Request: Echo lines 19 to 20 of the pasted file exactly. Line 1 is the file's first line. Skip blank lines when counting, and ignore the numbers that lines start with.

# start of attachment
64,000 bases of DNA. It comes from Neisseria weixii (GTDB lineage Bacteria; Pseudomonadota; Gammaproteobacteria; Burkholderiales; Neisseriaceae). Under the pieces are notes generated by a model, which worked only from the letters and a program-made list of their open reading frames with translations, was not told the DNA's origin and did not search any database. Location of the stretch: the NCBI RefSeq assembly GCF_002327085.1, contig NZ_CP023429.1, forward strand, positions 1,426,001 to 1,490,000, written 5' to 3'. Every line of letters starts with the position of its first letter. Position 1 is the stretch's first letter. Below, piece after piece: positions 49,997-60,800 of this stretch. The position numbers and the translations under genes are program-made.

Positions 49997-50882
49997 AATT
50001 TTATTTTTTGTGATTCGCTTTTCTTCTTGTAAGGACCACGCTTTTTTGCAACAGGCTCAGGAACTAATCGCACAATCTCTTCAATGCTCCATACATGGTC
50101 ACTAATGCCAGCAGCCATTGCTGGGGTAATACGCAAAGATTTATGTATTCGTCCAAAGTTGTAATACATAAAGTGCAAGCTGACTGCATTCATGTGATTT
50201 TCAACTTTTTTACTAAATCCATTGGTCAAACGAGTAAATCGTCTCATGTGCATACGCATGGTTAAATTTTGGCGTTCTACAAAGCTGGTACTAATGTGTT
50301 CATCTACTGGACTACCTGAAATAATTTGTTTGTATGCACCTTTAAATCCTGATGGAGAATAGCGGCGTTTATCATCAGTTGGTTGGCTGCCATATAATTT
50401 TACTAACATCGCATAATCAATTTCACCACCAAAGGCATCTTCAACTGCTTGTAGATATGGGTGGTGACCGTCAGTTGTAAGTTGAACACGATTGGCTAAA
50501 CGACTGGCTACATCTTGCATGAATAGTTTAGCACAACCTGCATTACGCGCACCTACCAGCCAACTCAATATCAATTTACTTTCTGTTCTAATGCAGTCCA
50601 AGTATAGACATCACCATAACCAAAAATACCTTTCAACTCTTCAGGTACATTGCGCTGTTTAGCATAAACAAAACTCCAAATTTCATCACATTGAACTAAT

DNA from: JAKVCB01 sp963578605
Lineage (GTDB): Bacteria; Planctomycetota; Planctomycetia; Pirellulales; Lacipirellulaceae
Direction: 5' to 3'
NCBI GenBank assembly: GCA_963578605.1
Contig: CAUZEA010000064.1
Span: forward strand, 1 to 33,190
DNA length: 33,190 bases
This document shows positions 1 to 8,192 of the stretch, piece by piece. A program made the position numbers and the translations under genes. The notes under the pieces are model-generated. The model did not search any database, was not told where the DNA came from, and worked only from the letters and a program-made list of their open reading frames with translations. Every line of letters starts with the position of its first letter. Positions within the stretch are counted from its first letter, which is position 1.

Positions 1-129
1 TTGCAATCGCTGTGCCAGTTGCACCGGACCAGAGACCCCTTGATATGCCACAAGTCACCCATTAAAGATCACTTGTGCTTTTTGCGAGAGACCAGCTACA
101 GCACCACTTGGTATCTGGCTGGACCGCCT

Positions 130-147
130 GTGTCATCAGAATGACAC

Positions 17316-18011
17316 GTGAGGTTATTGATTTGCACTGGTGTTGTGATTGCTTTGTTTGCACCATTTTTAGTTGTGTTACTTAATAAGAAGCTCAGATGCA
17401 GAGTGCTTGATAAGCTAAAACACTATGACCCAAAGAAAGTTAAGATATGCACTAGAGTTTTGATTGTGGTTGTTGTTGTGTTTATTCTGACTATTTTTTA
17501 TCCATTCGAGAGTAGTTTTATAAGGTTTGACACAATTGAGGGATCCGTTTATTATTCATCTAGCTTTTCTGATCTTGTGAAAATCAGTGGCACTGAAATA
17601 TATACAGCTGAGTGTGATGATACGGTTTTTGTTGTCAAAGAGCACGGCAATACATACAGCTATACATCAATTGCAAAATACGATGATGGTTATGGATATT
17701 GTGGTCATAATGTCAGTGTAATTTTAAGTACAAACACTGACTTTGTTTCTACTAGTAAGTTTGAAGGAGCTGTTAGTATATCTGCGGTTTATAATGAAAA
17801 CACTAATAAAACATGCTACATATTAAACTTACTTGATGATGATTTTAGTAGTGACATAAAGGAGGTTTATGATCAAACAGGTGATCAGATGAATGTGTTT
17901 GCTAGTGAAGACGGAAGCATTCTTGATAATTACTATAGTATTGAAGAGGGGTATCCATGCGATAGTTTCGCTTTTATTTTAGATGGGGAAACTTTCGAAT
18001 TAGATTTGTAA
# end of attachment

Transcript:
Positions 1-129
1 TTGCAATCGCTGTGCCAGTTGCACCGGACCAGAGACCCCTTGATATGCCACAAGTCACCCATTAAAGATCACTTGTGCTTTTTGCGAGAGACCAGCTACA